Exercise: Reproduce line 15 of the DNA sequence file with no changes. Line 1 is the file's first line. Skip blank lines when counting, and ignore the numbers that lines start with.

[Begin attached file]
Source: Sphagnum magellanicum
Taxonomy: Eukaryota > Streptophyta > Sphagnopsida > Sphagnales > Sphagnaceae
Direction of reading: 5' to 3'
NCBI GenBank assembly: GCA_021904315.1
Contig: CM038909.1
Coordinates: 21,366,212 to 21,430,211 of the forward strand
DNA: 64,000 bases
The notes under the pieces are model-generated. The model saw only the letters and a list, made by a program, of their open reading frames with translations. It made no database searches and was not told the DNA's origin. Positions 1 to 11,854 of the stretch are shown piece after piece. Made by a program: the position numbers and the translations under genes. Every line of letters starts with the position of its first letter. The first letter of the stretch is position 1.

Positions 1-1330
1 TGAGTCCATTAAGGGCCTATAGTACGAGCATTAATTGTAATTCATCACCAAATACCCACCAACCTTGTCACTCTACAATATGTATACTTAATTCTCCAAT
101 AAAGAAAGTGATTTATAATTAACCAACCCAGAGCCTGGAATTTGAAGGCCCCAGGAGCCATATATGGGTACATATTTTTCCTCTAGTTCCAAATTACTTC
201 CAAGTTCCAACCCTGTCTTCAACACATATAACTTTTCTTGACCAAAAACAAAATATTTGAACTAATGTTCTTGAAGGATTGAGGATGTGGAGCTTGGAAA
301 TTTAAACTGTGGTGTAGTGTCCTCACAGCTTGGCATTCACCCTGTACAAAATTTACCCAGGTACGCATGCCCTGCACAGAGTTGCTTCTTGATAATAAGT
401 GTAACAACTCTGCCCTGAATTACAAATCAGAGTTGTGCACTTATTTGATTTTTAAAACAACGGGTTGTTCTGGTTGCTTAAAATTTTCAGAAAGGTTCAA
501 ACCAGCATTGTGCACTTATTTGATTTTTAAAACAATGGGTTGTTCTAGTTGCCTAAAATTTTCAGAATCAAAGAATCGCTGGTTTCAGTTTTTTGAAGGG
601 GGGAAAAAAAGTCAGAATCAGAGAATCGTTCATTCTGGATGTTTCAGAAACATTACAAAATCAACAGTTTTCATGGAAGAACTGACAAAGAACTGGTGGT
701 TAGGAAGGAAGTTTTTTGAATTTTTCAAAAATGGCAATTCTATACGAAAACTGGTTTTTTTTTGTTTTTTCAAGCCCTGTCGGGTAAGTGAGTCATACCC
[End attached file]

501 ACCAGCATTGTGCACTTATTTGATTTTTAAAACAATGGGTTGTTCTAGTTGCCTAAAATTTTCAGAATCAAAGAATCGCTGGTTTCAGTTTTTTGAAGGG